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Old May 11th, 2005, 02:08 PM
Keklas Rekobah Keklas Rekobah is offline
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The postings on "Art in the Far Future" brough to mind a similar subject.

What will technology be like in the Imperium around 1120 ICE?

Consider this approximated timeline:
- 50 years ago, a computor took up several rooms, was built with thermionic valves (vacuum tubes), had to be re-wired to change the program, and had the calculating power of a modern hand-held calculator.
- 40 years ago, transistors were a hot commodity, a computor took up a single cabinet, data storage used punched cards and magnetic tape, and teletypes were the standard i/o device.
- 30 years ago, integrated circuits were used to build the first home computers, data storage used 8-inch magnetic discs and cassette tapes, and television monitors were the standard output device.
- 20 years ago, LSI integration pushed computors past the 640 kilobyte memory limit, and VGA displays became the norm. A 9600-baud dialup modem was a hot commodity. The ARPA-net was in use by the military-industrial complex and several large universities.
- 10 years ago, 30 to 50% of all middle-class households had at least one computor with a 14.4 kilobaud modem. The Internet became easily accessible to anyone with a used computer. XLSI integration comes into play.
- Today, if you do not know how to set up a LAN or WAN, or even maintain the operating system on your home PC, then you are likely a third-tier candidate in the global job market. This might be offset if you have knowledge and skills related to such "Legacy" technology as vacuum tubes, discrete transistors, SSI/MSI/LSI integration, ladder logic, analog telephony, voice over radio, analog video, and other notary sojac, but you have to be exceptionally skilled in these legacy fields to be competitive.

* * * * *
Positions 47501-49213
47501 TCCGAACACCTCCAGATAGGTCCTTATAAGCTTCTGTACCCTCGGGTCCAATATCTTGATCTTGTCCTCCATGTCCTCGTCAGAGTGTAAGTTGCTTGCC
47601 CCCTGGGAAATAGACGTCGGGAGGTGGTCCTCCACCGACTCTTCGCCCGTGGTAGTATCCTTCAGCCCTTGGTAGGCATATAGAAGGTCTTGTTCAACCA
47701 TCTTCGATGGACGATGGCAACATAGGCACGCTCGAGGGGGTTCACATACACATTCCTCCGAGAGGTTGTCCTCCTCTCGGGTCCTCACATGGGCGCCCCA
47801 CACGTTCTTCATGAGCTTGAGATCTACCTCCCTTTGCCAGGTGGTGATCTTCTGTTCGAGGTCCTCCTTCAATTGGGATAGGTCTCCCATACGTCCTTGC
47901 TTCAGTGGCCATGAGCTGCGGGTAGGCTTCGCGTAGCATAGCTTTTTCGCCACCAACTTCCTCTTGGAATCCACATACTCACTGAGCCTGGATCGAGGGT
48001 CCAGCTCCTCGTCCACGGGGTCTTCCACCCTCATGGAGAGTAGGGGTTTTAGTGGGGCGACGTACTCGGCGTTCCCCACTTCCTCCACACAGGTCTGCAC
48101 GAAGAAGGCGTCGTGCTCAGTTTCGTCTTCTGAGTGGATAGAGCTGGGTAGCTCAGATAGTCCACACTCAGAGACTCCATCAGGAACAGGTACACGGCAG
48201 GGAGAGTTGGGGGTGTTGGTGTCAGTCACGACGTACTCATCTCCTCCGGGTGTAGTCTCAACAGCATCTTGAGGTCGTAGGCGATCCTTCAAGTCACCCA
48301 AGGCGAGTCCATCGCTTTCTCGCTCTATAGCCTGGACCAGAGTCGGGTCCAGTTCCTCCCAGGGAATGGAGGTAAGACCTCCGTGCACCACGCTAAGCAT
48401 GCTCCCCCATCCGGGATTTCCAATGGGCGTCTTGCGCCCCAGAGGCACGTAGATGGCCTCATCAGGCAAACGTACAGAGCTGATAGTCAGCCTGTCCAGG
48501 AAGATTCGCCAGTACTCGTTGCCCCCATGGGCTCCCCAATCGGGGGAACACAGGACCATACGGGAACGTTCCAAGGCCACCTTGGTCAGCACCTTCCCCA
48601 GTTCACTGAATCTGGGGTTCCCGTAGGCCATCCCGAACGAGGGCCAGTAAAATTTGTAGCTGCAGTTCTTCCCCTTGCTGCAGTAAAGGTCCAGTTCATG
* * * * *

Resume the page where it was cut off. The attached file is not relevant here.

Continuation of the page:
Nowadays, most engineers build a command / control / communications (CCC) system around a single integrated circuit that can be custom configured to suit the application (PIC's). In the "Old Days" a cellular telephone would be the size of a suitcase. Use a PIC and customizable RF devices, and the largest items in a cell phone become the power source and user intefaces (keypad and display).

In the Far Future, would discrete devices still be used or even useful? Or would the 'average' tech level use customizable 'building blocks'? Would a person who knows the theory behind electronic components use them to design equipment be more or less valuable in the job market than a person who merely programs a set of 'building blocks' and connects them together? Would the 'art' of home-crafted electronics be lost? Would people still be able construct their mnemonic computers utilizing stone knives and bearskins, or would they be forced to buy one made of the latest semi-conductors and composites?

Consider what we call 'Amateur Radio' -- would people in the Far Future still be winding their own tuning coils and polishing their own oscillator crystals? Would they still take pride in making contact with someone on the other side of the planet using Morse code and less than 1 watt of power with what amounts to a rat's nest of discrete components inside a cigar box?

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